Litchi seeds were purchased from LBX pharmacy (Nanning, China) and processed at Guangxi Botanical Garden of Medicinal Plants (Nanning, China) to obtain Litchi seed extract. Briefly, dried Litchi seeds were ground to fine powder and then extracted with 75% ethanol at 1:10 (m/v) of solid-liquid ratio, the temperature was 60 °C and lasted for 1.5 h, repeated the procedure 3 times. The obtained crude ethanol extract was filtered through a vacuum Buchner funnel and Whatman No. 1 filter paper. The solvent was evaporated in vacuum to obtain the extract. Suspended the extract at 1:1(m/v) of raw material and deionized water and then extracted successively using petroleum ether (PE), ethyl acetate (EtOAc) and n-butyl alcohol (n-BuOH) on the basis of systematic solvent extraction method44. The supernatant and sediment were separated through decompress filtration, the residue was re-extracted. The polarity of extracts obtained was variable from small to large (PE, EtOAc, n-BuOH and Ethanol). Combined the obtained extracted solution and concentrated using a rotary evaporator under reduced pressure, then were freeze-dried. The yield rate of each fraction from crude starting materials was 1.33%, 1.06%, 2.35% and 3.51% (w/w) respectively. The extracts were stored in freezer under −20 °C before used.

Composition analysis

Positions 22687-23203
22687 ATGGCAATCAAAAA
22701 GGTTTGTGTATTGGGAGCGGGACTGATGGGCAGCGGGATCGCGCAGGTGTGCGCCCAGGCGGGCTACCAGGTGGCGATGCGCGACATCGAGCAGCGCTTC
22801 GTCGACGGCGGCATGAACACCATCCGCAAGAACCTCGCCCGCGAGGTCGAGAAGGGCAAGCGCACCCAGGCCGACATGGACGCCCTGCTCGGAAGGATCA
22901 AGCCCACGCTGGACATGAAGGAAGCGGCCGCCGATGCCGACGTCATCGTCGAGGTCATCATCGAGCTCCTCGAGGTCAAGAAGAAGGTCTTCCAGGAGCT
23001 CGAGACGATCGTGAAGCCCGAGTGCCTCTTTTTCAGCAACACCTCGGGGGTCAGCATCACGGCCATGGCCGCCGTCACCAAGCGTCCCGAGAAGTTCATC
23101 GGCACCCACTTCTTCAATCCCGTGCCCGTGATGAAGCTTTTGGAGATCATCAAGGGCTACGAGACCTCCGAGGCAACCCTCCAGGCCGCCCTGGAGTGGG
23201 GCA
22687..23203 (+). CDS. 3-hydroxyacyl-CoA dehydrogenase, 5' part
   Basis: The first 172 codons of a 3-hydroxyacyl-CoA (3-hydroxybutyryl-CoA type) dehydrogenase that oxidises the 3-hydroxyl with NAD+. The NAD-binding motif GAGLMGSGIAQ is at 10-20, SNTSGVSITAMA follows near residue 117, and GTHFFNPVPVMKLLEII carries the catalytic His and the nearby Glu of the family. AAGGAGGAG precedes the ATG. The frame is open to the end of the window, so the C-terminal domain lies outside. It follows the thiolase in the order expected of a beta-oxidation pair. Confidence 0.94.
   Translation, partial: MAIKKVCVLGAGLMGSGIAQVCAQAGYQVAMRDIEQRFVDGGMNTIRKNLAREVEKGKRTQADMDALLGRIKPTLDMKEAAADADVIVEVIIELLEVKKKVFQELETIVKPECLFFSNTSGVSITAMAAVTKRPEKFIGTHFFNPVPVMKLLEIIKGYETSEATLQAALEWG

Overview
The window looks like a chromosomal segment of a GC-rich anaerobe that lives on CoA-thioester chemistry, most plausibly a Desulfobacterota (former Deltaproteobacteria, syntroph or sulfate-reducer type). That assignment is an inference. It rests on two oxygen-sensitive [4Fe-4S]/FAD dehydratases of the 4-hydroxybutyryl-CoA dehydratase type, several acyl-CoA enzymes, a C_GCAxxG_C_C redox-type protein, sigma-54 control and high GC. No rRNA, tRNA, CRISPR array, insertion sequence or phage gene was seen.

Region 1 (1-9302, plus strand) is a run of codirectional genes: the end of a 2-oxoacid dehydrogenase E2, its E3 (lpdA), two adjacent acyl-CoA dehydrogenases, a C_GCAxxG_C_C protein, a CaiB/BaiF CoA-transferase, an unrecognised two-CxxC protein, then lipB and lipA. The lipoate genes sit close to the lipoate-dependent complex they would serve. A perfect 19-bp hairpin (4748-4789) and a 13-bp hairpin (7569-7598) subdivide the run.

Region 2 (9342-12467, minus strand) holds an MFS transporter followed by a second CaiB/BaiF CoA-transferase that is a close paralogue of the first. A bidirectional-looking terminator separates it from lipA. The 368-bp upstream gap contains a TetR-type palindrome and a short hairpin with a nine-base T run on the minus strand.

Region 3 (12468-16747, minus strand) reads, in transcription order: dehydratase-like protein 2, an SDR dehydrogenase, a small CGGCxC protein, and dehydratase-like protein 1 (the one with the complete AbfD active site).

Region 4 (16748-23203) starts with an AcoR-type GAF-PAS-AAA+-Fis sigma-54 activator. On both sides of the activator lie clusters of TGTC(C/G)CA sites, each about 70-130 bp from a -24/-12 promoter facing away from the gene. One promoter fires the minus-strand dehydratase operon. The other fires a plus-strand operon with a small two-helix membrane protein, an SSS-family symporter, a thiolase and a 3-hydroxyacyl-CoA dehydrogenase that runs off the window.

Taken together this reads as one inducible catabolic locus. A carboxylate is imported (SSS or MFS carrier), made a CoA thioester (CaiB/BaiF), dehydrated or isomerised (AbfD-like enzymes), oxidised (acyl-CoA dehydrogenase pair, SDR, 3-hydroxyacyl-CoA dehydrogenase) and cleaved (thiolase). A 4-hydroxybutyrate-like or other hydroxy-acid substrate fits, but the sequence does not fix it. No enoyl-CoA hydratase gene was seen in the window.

NLS was analyzed by LC-MS to generate a fingerprint of phytochemicals present in the plant. Powder of NLS (50 mg) was dissolved in 1 ml DMSO, then diluted 50 mg/ml stock to 500 μg/ml with methanol and 5 μl filtered sample was subjected to reverse phase (RP) chromatography both in positive and negative ionization modes. For positive and negative RP separation, samples were chromatographically resolved with WatersXBridgeC18, 3.5 μm, 4.6 × 150 mm column on an LC-20A UFLC system (Shimadzu, Kyoto Japan) with an auto-sampler held at 10 °C, using linear gradient of 0.1% Formic acid in water (A) and 0.1% formic acid in acetonitrile (B) over 40 min. Gradient elution was linearly programmed as follows: 0–1 min 15% (v/v) B, 1–12 min 15B–30%B, 12–18 min 30B–70%B, 18–25 min held at 70B, 25–28 min 70B–95%B, 28–33 min held at 95%B, 33–34 min 95B–15%B and then held to 40 min, at a constant flow rate of 1.0 ml/min. The injection volume was 5 μl. Mass spectra were analyzed on an Applied Biosystem Sciex API 4500 Q-Trap mass spectrometer (Foster City, CA, USA), equipped with a Turbo V™ Ion Source. The ion source was operated in both positive and negative-ion ESI mode with the following flow injection parameters: ion spray voltage: +/−4500 V; source temperature: 550 °C; curtain gas: 40 psi N2; GS1: 50 psi N2; GS2: 50 psi N2; heated interface. MS1 spectra were obtained using the enhanced mass spectrum (EMS) scan with a declustering potential (DP) of ±100 V and an entrance potential (EP) of ±10 V. All MS2 spectra were collected by enhanced product ion (EPI) scan with Q1 set at unit resolution and the triple–quadrupole (QqQ) scanning ranges were set based the target parent ions, with a step size of 0.12 Da (at a rate of 120 Da/s). Data acquisition was carried out with Analyst Software 1.6.2 software.